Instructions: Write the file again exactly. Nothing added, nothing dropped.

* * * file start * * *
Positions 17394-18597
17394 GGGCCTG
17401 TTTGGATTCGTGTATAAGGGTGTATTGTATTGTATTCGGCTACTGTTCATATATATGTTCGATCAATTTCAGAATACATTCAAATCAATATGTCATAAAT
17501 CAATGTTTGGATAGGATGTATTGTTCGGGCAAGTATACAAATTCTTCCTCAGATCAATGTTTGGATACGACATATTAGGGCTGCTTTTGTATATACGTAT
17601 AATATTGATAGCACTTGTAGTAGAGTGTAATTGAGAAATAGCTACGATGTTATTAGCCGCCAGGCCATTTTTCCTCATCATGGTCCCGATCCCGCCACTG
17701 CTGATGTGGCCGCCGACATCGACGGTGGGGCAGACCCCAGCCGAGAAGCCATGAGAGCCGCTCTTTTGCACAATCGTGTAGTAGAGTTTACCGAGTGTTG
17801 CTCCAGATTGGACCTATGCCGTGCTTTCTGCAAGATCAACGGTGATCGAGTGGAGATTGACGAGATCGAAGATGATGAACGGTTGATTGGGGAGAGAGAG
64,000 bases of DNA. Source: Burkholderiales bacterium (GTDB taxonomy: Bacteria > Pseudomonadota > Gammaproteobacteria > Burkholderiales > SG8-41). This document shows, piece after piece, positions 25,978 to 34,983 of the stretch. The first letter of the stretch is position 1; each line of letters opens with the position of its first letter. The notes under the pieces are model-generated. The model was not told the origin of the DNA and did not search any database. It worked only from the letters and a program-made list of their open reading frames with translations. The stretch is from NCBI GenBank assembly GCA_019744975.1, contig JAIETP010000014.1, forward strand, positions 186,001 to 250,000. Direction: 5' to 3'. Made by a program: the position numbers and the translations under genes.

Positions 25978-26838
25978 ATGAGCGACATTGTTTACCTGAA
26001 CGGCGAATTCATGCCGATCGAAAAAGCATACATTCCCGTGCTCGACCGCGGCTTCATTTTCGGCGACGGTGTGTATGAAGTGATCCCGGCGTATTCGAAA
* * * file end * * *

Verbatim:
Positions 17394-18597
17394 GGGCCTG
17401 TTTGGATTCGTGTATAAGGGTGTATTGTATTGTATTCGGCTACTGTTCATATATATGTTCGATCAATTTCAGAATACATTCAAATCAATATGTCATAAAT
17501 CAATGTTTGGATAGGATGTATTGTTCGGGCAAGTATACAAATTCTTCCTCAGATCAATGTTTGGATACGACATATTAGGGCTGCTTTTGTATATACGTAT
17601 AATATTGATAGCACTTGTAGTAGAGTGTAATTGAGAAATAGCTACGATGTTATTAGCCGCCAGGCCATTTTTCCTCATCATGGTCCCGATCCCGCCACTG
17701 CTGATGTGGCCGCCGACATCGACGGTGGGGCAGACCCCAGCCGAGAAGCCATGAGAGCCGCTCTTTTGCACAATCGTGTAGTAGAGTTTACCGAGTGTTG
17801 CTCCAGATTGGACCTATGCCGTGCTTTCTGCAAGATCAACGGTGATCGAGTGGAGATTGACGAGATCGAAGATGATGAACGGTTGATTGGGGAGAGAGAG
64,000 bases of DNA. Source: Burkholderiales bacterium (GTDB taxonomy: Bacteria > Pseudomonadota > Gammaproteobacteria > Burkholderiales > SG8-41). This document shows, piece after piece, positions 25,978 to 34,983 of the stretch. The first letter of the stretch is position 1; each line of letters opens with the position of its first letter. The notes under the pieces are model-generated. The model was not told the origin of the DNA and did not search any database. It worked only from the letters and a program-made list of their open reading frames with translations. The stretch is from NCBI GenBank assembly GCA_019744975.1, contig JAIETP010000014.1, forward strand, positions 186,001 to 250,000. Direction: 5' to 3'. Made by a program: the position numbers and the translations under genes.

Positions 25978-26838
25978 ATGAGCGACATTGTTTACCTGAA
26001 CGGCGAATTCATGCCGATCGAAAAAGCATACATTCCCGTGCTCGACCGCGGCTTCATTTTCGGCGACGGTGTGTATGAAGTGATCCCGGCGTATTCGAAA